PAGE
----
Lush is launching a large transgender rights campaign today, giving other companies that have dabbled in the cause a run for their money.
Dubbed #TransRightsAreHumanRights, the two-week campaign will see a total transformation of its North American stores and website. It will also include a permanent digital hub, where allies and the trans/questioning community can access helpful resources.
“The call for this campaign really came from our staff. So many of them, or their coworkers or friends, are trans or non-binary, so we want to support them, but also teach cisgender people how they can be good allies to this group,” said Carleen Pickard, Lush’s ethical campaign specialist.
The goal of Lush’s campaign is to go beyond the surface level use of trans models, and make a more lasting impact. While other beauty brands like Make Up For Ever and Wet N’ Wild have dipped their toes in the transgender-support pool by featuring transgender models in their advertisements and digital campaigns. So far, though, their support has been relegated to those one-off moments, rather than anything that might last long-term.
MAC, on the other hand, is one of the only identifiable brands that has celebrated the trans community in ways that extend beyond the superficial. On top of featuring trans celebrities like Caitlyn Jenner and the drag queen Ru Paul in its campaigns, the brand has also rolled out educational films meant to bring the trans perspective to light.
Lush itself has long been known for its activist positioning; it’s been a foundation of the brand since it launched in Britain in 2005. Alongside regularly donating money to various charities via sales of its Charity Pot, the brand holds two to four special campaigns a year, which have focused on everything from environmental conservation to animal protection.
“We’ve worked with brands before, but this is the most comprehensive program we’ve ever seen,” said Mara Keisling, the founding executive director for the National Center for Transgender Rights. “Using trans models is amazing, but this just offers so much more.”
All 250 of its shop windows in the region will be stripped of the colorful displays Lush is known for, in favor of stark quotes about transgender identity, straight from members of the company’s staff. Similar signs will also be spread out amongst the products in store. The goal is to provide a real picture of what it means to be transgender in 2018, said Pickard, highlighting the trans community’s disproportionate vulnerability to issues like homelessness and abuse.
A close-up of the in-store signage, featuring quotes from trans/non-binary Lush staff members
A minute-long launch video, hosted on the brand’s website, as well as its Facebook and Instagram accounts, will also feature Lush employees sharing their personal experiences. Snapchat will be used exclusively to provide tips and resources for transgender/questioning youth. Throughout the week, six more short films will roll out, spotlighting the work of various trans allies.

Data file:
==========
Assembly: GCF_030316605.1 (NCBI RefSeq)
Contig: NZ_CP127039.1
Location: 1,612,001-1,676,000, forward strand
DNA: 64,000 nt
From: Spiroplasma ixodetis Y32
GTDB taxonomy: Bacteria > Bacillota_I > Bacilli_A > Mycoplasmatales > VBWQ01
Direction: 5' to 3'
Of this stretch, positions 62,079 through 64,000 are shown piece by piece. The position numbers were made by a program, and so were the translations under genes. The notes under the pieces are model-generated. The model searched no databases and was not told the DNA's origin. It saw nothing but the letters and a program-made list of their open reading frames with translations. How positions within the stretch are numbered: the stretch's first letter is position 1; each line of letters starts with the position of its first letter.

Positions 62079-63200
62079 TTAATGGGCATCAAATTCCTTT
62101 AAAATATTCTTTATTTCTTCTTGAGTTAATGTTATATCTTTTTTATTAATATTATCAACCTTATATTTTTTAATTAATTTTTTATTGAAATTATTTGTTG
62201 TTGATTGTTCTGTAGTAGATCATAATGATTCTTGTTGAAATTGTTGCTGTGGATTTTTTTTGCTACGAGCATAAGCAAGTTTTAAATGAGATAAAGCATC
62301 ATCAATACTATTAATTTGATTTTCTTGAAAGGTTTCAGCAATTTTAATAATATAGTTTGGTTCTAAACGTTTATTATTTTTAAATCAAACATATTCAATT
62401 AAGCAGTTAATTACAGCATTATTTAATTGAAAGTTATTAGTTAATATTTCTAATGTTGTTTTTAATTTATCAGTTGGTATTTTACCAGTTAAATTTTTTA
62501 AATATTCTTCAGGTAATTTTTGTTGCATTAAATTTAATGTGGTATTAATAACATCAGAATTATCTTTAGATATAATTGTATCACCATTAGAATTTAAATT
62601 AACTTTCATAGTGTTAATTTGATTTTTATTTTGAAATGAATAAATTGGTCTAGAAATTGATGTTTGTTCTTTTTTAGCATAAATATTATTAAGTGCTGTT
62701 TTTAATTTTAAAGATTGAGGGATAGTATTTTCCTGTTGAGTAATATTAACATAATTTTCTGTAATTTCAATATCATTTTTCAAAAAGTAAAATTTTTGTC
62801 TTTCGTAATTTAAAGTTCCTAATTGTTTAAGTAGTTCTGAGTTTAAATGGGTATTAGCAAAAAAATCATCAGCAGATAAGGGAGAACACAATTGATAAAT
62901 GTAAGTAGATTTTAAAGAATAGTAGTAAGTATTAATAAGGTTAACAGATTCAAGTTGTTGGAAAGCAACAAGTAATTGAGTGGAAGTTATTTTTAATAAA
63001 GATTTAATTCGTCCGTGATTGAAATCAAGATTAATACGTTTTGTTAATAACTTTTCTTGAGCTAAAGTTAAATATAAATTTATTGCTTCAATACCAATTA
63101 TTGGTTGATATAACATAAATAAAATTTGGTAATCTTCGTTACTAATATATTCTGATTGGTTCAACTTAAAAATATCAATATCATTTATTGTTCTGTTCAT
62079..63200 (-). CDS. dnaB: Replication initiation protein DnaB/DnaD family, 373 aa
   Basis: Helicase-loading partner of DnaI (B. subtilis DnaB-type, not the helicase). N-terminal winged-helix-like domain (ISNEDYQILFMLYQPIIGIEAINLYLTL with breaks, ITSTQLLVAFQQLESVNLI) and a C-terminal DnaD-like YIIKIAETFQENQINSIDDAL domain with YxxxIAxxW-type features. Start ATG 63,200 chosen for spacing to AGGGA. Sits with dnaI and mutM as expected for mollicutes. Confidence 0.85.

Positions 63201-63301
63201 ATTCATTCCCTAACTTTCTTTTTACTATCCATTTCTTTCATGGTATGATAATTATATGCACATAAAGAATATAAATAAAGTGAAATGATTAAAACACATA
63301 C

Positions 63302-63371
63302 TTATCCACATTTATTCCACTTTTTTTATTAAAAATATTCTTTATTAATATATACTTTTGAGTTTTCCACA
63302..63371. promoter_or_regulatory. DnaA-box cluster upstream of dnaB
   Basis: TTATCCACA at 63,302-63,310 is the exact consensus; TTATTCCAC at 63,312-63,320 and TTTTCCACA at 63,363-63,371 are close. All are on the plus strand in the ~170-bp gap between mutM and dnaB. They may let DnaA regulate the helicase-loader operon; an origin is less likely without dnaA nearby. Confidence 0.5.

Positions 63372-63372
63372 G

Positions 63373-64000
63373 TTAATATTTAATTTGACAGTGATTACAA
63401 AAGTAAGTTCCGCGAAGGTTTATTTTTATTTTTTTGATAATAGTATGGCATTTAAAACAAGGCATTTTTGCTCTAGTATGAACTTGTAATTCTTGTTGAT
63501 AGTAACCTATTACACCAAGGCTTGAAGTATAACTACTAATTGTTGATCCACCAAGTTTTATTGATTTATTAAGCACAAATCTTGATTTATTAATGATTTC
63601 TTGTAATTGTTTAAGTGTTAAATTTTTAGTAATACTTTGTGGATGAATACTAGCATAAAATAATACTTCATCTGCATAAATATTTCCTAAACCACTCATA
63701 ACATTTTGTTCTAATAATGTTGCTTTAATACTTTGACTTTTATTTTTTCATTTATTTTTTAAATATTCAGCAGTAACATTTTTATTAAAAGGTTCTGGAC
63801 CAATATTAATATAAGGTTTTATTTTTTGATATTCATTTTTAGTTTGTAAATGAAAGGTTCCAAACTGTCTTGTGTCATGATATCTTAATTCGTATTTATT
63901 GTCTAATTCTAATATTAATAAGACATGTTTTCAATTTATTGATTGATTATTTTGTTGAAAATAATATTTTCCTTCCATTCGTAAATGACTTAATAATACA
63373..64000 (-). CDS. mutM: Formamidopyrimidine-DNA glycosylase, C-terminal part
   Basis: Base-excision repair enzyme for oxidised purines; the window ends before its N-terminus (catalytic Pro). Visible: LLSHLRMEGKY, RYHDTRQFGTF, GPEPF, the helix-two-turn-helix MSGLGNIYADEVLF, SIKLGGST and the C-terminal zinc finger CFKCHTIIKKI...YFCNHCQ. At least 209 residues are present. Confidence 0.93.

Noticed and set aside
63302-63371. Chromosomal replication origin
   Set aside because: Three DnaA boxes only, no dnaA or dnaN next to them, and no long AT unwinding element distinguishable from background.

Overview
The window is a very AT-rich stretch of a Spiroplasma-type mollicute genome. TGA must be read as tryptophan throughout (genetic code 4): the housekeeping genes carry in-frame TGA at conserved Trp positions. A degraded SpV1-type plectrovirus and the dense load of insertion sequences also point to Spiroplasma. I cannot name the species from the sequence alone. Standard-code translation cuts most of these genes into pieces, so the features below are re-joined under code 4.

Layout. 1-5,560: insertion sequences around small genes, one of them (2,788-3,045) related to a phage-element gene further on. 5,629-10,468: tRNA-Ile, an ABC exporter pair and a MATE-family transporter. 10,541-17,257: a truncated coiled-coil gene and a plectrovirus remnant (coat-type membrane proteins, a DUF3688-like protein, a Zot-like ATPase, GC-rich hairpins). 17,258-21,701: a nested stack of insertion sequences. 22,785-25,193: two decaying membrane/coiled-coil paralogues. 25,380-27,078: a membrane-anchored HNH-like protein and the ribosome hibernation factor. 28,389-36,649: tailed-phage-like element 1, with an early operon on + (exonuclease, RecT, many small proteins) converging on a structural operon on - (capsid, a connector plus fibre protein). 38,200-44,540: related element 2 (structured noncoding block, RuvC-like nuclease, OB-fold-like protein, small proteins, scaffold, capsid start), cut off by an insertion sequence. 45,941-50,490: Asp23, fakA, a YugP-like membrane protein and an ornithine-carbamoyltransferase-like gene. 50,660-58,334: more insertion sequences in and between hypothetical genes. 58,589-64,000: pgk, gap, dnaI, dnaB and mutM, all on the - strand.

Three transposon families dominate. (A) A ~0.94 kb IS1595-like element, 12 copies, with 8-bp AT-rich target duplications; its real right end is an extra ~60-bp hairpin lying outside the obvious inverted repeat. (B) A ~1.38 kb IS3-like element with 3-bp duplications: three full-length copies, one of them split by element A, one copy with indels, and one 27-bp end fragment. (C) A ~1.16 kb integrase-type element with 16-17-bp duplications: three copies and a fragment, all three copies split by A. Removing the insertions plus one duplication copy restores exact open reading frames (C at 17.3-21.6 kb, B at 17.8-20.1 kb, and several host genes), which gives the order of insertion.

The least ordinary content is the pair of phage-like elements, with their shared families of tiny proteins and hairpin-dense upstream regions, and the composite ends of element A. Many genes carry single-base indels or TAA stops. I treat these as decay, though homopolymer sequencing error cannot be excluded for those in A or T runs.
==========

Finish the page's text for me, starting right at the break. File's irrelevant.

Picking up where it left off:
To promote that kind of allyship, the brand will also distribute 75,000 “How To Be An Ally” pocket manuals in its stores that unpack different trans issues and provide important definitions. Lush’s nearly 5,000 store associates in the region have received hours of training on the issue, and have been encouraged to share their personal stories where applicable.
“They have to be able to fully understand the issue and answer all sorts of questions for people while the campaign is live,” explained Pickard.
To further ensure the campaign is up to par for the trans community at-large, Lush has partnered with the National Center for Transgender Equality and the Canadian Centre for Gender and Sexual Diversity. Together, they aim to raise at least $450,000 through sales of a limited-edition bath ball, the Inner Truth Bath Melt, which retails for $5.95, and its famous Charity Pot body lotion. 100 percent of the sales for each product will go to the aforementioned organizations and four others that are fighting to advance trans rights.
The limited-edition Inner Truth Bath Melt
“When we do campaigns like this, we ask our partners: How can we be sure that when we finish the campaign, we’ve left the movement stronger than it was before?’ said Prickard, who noted that the partnering organizations review every asset of the campaign. “We recognize that they’re the people doing the work in the long run.“
Specially themed Charity Pots, the proceeds of which go to trans-supporting charities
As for the campaign’s strictly North American focus, Lush would only say that it may be implemented globally in the future.
Pickard and her team hope that, despite the campaign running for only two weeks, the digital hub and pocket manual will continue to be a resource for people. And, although the limited-edition Inner Truth Bath Melt is also only on sale for two weeks, sales of the Charity Pot will continue to go to trans organizations for the remainder of the year.
“One of the main things these organizations need is money to stay afloat,” she said.
Keisling, for her part, is most excited about the impact the campaign’s creative will have on the transgender community.
“I’m looking forward to seeing them in the stores as they look at this campaign,” she said. “They’re just going to be blown away by the feeling of support.”